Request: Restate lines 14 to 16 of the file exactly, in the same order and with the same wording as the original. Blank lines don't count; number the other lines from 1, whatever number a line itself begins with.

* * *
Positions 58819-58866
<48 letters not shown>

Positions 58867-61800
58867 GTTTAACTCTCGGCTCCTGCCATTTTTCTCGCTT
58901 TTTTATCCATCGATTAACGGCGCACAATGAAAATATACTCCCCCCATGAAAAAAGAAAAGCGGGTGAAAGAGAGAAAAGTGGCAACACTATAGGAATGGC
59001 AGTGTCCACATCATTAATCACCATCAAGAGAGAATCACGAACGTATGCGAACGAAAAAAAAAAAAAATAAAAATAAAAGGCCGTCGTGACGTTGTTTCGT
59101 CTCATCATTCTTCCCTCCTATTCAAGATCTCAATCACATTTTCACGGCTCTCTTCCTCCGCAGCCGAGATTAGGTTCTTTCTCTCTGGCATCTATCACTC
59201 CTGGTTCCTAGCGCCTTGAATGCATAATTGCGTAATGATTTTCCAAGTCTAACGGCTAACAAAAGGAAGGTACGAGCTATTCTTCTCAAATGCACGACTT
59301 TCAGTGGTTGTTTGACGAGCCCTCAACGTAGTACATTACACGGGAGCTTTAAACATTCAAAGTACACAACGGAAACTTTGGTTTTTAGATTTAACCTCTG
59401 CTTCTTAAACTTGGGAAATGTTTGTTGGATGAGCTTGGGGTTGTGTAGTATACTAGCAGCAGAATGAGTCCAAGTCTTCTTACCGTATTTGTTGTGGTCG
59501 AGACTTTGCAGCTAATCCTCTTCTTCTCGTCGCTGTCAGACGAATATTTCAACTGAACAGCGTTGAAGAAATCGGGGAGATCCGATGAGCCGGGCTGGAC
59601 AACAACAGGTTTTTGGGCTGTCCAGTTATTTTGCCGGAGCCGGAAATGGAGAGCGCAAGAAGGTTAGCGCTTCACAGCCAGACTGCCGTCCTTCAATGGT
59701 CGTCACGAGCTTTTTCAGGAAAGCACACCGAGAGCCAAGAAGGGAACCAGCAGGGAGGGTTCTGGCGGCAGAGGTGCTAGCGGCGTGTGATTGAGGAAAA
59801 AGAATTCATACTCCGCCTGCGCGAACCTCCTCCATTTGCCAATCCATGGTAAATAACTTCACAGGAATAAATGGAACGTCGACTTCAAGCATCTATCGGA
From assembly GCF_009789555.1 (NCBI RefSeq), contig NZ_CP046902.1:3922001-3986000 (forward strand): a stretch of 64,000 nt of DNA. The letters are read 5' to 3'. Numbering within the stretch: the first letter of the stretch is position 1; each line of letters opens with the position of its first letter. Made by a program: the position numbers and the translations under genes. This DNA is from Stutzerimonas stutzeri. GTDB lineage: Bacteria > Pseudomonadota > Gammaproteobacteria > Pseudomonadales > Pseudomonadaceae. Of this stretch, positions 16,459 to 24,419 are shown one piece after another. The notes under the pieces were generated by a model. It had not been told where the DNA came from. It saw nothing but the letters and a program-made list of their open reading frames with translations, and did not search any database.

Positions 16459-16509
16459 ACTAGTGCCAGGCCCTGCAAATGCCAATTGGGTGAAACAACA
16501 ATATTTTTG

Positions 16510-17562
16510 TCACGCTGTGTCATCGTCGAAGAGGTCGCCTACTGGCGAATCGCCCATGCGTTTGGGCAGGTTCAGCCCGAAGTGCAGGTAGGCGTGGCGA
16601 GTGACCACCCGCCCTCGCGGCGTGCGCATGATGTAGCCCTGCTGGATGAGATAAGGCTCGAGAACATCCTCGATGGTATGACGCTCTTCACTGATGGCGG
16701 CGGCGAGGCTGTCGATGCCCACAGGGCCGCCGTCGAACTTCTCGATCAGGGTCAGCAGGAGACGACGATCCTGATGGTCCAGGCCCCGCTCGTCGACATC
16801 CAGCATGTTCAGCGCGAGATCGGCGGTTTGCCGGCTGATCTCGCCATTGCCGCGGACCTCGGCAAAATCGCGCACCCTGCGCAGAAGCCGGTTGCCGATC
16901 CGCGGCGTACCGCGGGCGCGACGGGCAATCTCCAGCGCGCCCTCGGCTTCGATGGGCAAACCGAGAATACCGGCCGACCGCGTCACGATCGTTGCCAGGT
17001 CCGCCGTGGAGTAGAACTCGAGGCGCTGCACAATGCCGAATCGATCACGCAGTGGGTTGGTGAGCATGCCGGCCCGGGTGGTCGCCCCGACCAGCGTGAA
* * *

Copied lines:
59801 AGAATTCATACTCCGCCTGCGCGAACCTCCTCCATTTGCCAATCCATGGTAAATAACTTCACAGGAATAAATGGAACGTCGACTTCAAGCATCTATCGGA
From assembly GCF_009789555.1 (NCBI RefSeq), contig NZ_CP046902.1:3922001-3986000 (forward strand): a stretch of 64,000 nt of DNA. The letters are read 5' to 3'. Numbering within the stretch: the first letter of the stretch is position 1; each line of letters opens with the position of its first letter. Made by a program: the position numbers and the translations under genes. This DNA is from Stutzerimonas stutzeri. GTDB lineage: Bacteria > Pseudomonadota > Gammaproteobacteria > Pseudomonadales > Pseudomonadaceae. Of this stretch, positions 16,459 to 24,419 are shown one piece after another. The notes under the pieces were generated by a model. It had not been told where the DNA came from. It saw nothing but the letters and a program-made list of their open reading frames with translations, and did not search any database.

Positions 16459-16509